Sall: We are very happy the way we are. At both JMP and SAS, we are concentrating on listening to our customers and our employees. When you throw an additional third party into the mix, say, stockholders, then what is already a challenge becomes even more difficult. We have grown steadily and deliberately over the long term. I don’t necessarily know the details at SPSS, but a company gets bought or sold because of the need to pay off investors and venture capitalists. Here at SAS, we add employees – we grow – as revenue allows. We never needed external financing even in times of inflation – and even in the bubble economy – we resisted temptation – and, make no mistake, there was some temptation at times, though not recently.

Agosta: Could you share your thoughts on the September 2008 event when the economy blew up?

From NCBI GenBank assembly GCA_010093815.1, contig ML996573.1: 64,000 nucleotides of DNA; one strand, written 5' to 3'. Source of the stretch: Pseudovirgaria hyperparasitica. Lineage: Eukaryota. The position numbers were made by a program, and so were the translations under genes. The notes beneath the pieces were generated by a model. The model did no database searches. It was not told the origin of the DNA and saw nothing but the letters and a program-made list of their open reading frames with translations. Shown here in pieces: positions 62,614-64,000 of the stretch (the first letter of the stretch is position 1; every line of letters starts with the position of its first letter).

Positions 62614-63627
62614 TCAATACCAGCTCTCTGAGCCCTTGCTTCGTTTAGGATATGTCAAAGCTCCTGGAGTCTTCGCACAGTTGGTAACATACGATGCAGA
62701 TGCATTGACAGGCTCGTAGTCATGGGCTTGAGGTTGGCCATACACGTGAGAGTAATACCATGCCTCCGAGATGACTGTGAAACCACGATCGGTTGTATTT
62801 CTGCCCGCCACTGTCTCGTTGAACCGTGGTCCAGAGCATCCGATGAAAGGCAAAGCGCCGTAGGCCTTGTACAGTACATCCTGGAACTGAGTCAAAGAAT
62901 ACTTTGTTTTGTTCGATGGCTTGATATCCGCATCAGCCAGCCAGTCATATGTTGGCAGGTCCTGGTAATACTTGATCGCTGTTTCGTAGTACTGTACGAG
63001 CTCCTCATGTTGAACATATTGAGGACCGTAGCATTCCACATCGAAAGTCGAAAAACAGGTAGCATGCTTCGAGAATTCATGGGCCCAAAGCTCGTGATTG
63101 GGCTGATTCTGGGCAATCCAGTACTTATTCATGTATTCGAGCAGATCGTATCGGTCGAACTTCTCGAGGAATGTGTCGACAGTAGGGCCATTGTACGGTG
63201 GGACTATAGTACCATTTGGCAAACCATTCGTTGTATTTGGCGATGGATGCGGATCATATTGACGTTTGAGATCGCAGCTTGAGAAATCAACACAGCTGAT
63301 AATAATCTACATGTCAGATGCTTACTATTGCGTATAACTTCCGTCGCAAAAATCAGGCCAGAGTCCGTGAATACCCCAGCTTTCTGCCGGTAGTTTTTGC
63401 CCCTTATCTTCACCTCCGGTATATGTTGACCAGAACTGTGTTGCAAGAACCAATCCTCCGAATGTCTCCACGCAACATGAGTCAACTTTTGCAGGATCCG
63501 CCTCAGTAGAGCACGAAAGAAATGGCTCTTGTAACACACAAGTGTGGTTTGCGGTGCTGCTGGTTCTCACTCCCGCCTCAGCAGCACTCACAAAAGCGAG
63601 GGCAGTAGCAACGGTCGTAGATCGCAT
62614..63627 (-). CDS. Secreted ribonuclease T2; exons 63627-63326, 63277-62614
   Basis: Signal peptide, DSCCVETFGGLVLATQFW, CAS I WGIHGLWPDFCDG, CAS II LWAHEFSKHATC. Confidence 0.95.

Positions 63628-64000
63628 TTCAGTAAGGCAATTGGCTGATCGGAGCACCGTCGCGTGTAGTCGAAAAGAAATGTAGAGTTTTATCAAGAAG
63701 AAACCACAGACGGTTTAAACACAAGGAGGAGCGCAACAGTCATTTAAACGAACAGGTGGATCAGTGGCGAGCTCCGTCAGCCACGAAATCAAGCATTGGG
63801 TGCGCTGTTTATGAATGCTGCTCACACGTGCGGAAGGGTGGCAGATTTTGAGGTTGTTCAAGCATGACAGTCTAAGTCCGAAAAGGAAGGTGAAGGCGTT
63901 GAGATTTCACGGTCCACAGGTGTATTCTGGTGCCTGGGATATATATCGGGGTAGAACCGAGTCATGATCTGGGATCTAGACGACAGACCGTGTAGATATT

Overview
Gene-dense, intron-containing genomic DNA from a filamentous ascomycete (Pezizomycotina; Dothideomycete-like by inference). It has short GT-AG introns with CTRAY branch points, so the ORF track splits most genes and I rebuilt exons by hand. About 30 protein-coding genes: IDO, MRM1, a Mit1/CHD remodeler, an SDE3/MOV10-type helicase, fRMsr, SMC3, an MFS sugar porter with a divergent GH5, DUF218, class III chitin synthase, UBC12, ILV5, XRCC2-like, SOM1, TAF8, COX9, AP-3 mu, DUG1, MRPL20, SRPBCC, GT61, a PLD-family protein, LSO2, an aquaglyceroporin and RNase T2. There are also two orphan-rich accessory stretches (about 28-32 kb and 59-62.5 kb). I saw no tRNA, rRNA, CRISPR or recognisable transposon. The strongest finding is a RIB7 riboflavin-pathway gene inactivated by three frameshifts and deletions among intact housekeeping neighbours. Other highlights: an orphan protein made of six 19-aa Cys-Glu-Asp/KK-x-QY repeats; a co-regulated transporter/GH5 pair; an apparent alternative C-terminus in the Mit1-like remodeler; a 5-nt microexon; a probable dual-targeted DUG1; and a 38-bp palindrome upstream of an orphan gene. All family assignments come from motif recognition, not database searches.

Sall: Even before the event, we at JMP and SAS have tried to scout out who had statistical insight into risk and was asking the right questions. Not enough attention was paid to the tail of the distribution. The work of Clark Abrahams of SAS on fair banking, credit and risk scoring is relevant. It turns out that the FICO score was being used to determine if someone was a risky bet for a mortgage loan. You can have a quite good FICO score if you have a high credit card balance and are paying it off on time, living paycheck to paycheck. Such an individual is not necessarily a good risk for a long-term mortgage. In addition, as the mortgages were collateralized and sold, there were numerous information separations – and asymmetries – that disguised the systematic risk with credit default swaps (CDSs). No one saw the big picture. In a sophisticated, complex system such as this where the challenge can be information overload – too much data – tools that enable modeling and capturing the big picture become more and more critical. That is part of what gets us up and inspires us at JMP.